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FRANCE: SEVEN JIHADISTS ARRESTED Over ‘violent’ Terror Plot

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Will the islamophobia never end?

France arrests seven suspected jihadists over ‘violent’ terror plot

FRENCH counter-terrorism officials have arrested seven men suspected of plotting an attack and preparing to flee to conflict zones in Iraq and Syria, French radio Europe 1 reported on Monday.

By Romina McGuinness, The Express, January 21, 2020:

The suspected extremists were detained following an anti-terrorism operation carried out by France’s DGSI internal intelligence agency in the western coastal city of Brest and the surrounding region.

They were reportedly planning to launch a “violent” attack on French soil, sources close to the case told Europe 1, after which they planned to join a militant group in Iraq or Syria.

]he men have been charged with “conspiracy to commit terrorist or criminal acts,” while an investigation has been launched to determine how far they had advanced in their attack plans and flight to the conflict zone.

Some of the men were on the government’s “Fiche S” list of potential security risks because of their links to extremist networks, the sources added.

France, which adheres to a strict brand of secularism known as “laïcité,” has been on high alert since a brutal wave of attacks claimed by the Islamic State (ISIS) terror group that began in 2015 and which have killed more than 250 people.

It remains on its second-highest alert level, with sporadic, small-scale attacks by radicalised individuals continuing to claim lives.

Flowers are laid in front of the Bataclan Theatre

The military presence was ramped up after the ISIS-led November 2015 attacks in Paris and remains at a high level, with around 10,000 troops deployed nationwide.

In more recent attacks, a Paris police employee who had converted to Islam and whose radicalisation had gone unreported stabbed four of his colleagues to death in October.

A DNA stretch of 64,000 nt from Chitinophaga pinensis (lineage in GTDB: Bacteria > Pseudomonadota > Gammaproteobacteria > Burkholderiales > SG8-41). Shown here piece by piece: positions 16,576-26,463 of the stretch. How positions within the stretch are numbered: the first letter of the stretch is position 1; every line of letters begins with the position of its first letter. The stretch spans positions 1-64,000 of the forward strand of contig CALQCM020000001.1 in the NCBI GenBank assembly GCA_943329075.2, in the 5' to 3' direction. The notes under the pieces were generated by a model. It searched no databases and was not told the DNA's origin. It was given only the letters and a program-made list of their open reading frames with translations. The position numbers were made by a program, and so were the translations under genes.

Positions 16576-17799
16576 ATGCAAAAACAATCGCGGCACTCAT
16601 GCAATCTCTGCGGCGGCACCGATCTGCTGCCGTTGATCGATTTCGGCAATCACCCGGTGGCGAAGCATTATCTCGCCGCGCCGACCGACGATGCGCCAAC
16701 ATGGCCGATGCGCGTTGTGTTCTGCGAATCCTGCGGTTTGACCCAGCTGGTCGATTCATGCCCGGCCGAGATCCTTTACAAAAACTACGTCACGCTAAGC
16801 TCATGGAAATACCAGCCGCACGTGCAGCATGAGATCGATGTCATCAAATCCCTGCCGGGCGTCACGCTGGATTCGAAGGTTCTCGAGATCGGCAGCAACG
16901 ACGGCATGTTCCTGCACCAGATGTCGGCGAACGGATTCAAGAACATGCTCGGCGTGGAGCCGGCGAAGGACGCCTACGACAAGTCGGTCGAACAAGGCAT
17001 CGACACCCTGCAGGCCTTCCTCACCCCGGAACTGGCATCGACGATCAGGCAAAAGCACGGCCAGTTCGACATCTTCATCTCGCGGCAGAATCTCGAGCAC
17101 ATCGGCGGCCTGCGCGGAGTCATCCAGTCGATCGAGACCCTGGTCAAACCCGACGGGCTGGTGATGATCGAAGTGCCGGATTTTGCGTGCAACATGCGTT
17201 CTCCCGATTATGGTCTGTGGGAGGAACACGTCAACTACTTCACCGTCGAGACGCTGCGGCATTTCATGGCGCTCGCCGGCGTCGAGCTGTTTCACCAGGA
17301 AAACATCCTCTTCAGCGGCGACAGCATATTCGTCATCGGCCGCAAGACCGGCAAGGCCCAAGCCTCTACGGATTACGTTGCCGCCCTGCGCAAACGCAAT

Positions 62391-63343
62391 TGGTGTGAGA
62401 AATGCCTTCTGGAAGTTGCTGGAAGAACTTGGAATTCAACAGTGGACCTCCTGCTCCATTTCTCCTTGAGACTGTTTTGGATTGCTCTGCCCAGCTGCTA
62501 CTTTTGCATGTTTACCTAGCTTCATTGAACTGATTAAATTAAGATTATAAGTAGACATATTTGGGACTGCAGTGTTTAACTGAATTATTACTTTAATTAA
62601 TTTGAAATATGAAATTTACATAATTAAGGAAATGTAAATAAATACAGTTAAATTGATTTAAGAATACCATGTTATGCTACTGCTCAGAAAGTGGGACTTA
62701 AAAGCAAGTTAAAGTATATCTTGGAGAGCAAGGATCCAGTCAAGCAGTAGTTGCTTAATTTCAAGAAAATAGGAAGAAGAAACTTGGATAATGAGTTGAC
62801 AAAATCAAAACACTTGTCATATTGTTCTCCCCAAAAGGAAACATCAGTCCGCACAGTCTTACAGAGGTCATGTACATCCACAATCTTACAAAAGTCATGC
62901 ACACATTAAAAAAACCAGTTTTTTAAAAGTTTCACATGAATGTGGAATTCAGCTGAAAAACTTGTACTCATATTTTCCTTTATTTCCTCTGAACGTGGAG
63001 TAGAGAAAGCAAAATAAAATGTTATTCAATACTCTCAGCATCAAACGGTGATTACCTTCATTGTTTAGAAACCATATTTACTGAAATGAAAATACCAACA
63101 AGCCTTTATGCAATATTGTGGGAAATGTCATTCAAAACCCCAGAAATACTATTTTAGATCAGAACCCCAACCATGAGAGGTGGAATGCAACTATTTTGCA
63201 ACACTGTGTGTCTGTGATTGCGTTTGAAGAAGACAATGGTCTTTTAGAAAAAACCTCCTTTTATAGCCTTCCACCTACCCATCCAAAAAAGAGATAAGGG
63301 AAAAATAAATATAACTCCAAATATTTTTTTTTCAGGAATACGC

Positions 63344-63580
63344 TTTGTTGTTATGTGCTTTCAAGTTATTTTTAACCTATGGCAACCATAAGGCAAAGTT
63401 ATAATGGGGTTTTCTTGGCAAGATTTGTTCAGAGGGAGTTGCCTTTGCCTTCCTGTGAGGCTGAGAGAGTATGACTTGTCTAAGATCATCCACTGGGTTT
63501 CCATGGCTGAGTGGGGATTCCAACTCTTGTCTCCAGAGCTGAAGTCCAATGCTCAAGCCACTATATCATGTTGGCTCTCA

In the latest incident, a 22-year-old convert to Islam who suffered from “psychological problems” went on a stabbing spree in a park near Paris on January 3, killing one man and injuring two women.

France had the largest contingent of militants go to ISIS-controlled territories at the height of the conflict, but has been reluctant to repatriate them for fear they could still pose a security threat.

On Monday, ISIS’ new leader was named as Iraqi Amir Mohammed Abdul Rahman al-Mawli al-Salbi, The Guardian reported.

Two intelligence services confirmed he had taken over from Abu Bakr al-Baghdadi after the ex-ISIS chief blew himself up in October. He was made leader just hours after Mr al-Baghdadi’s death, despite his name being reported as Abu Ibrahim al-Hashimi al-Quraishi.

This was a nom de guerre not recognised by senior leaders or intelligence agencies.

Mr al-Salbi is one of the terror group’s founding members. He brought in brutal Sharia Law in Iraq and Syria, orchestrated the enslavement of Iraq’s Yazidi minority and has overseen terror operations across the globe.

The United States put a $5 million (£3.8 million) bounty on his head – as well as two other senior terrorists – before Mr al-Baghdadi died.

He claims he is a direct descendant from the Prophet Mohammed.

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